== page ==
Data confirms that ‘V’ formation helps birds save energy


The next time you see birds flying in a “V” formation, consider this: a new study says they choreograph the flapping of their wings with exquisite precision to help them on their way.

That’s what scientists concluded after tracking a group of large black birds, each equipped with a tiny GPS device recording not only its position but every single wing flap. One expert in animal flight said just gathering that amount of data was a remarkable accomplishment.

Scientists have long suggested that the reason many birds adopt a “V” formation is related to aerodynamics. When a bird flies, it leaves a wake. The idea is that another bird can get a boost from an updraft of air in that wake by flying behind the first bird and off to the side. When a group of birds use this trick, they form a “V.”

While this kind of theory has a long pedigree, it has been difficult to study in the wild.

Researchers from the University of London’s Royal Veterinary College and elsewhere tracked 14 ibises as they migrated between Austria and Italy. The birds had been taught to follow an ultralight aircraft as part of a conservation program.

An analysis of a seven-minute period showed that when the ibises flew in a “V,” they positioned themselves in just the right places to exploit the updraft in another bird’s wake, allowing them to conserve their own energy.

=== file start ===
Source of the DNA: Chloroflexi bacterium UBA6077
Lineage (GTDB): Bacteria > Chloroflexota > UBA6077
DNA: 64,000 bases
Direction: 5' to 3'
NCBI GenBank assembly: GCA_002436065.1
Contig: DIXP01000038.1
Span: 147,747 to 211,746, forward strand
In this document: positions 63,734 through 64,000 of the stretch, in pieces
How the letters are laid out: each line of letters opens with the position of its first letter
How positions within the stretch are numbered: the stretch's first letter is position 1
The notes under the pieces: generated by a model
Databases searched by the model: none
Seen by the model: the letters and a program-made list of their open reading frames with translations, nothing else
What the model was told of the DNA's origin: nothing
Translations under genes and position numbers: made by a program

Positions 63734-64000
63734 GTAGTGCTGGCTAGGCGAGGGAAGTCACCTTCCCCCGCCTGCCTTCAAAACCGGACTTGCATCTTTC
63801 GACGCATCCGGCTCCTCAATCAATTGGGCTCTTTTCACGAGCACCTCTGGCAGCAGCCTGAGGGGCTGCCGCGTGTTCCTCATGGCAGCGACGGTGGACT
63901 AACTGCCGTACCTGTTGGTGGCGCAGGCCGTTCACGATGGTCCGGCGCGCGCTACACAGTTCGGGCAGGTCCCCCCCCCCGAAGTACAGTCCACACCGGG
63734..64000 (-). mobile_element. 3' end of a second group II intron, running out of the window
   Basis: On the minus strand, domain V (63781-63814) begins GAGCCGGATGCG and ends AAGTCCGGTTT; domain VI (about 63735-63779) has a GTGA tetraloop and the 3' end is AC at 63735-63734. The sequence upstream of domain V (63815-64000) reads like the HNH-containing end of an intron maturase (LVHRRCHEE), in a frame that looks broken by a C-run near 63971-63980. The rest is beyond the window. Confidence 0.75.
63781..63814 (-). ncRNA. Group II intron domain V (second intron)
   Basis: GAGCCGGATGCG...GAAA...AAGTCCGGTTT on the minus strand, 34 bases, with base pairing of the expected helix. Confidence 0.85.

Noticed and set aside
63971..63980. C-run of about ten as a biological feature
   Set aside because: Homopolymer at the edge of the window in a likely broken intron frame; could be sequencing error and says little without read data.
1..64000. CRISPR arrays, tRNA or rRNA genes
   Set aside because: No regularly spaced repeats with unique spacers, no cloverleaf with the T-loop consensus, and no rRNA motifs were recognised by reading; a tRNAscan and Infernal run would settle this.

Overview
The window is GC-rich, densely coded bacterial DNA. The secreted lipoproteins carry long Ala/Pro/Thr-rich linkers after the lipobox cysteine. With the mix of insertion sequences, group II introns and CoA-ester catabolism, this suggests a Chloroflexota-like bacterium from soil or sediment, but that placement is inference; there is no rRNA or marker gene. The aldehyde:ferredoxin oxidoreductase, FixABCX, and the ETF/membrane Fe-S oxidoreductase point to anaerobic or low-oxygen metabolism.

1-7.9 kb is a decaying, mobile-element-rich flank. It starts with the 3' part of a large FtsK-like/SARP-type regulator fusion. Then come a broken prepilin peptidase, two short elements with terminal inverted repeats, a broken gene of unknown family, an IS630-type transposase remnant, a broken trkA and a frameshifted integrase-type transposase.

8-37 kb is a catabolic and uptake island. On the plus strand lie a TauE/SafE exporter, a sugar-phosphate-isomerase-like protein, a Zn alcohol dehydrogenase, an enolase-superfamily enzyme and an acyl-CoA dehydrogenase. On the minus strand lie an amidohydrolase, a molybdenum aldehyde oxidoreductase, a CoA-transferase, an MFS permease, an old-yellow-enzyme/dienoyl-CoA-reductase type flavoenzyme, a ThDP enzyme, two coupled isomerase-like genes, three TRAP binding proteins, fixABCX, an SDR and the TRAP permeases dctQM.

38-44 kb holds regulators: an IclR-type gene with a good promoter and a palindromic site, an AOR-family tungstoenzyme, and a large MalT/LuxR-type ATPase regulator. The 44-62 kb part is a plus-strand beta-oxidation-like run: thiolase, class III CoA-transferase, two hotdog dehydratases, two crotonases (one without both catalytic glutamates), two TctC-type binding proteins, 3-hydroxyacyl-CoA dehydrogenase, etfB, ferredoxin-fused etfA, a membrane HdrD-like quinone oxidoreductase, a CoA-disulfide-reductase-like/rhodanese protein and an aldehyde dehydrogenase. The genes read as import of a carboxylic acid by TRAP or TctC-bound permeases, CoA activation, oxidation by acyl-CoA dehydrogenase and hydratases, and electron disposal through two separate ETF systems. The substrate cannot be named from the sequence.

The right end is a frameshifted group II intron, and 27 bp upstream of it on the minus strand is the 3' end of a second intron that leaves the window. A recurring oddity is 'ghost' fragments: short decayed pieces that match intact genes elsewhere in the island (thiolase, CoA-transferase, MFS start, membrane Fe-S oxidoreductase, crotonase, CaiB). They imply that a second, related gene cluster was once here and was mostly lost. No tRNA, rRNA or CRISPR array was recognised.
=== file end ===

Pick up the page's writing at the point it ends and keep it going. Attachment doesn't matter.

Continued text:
They also appeared to time the flapping of their wings to take full advantage of that updraft, by making a wingtip follow the same undulating path through the air as the wingtip of the bird up ahead.

And when one bird flew directly behind another instead, it appeared to adjust its flapping to reduce the effects of the wake’s downdraft. So birds can either sense or predict the wake left by their flock mates and adjust their flapping accordingly, which is a remarkable ability, the researchers said.

The London scientists reported their results online Wednesday in the journal Nature. It’s the first experimental evidence that birds can adjust their flapping to take advantage of the wake, Florian Muijres and Michael Dickinson, of the University of Washington, wrote in an accompanying commentary.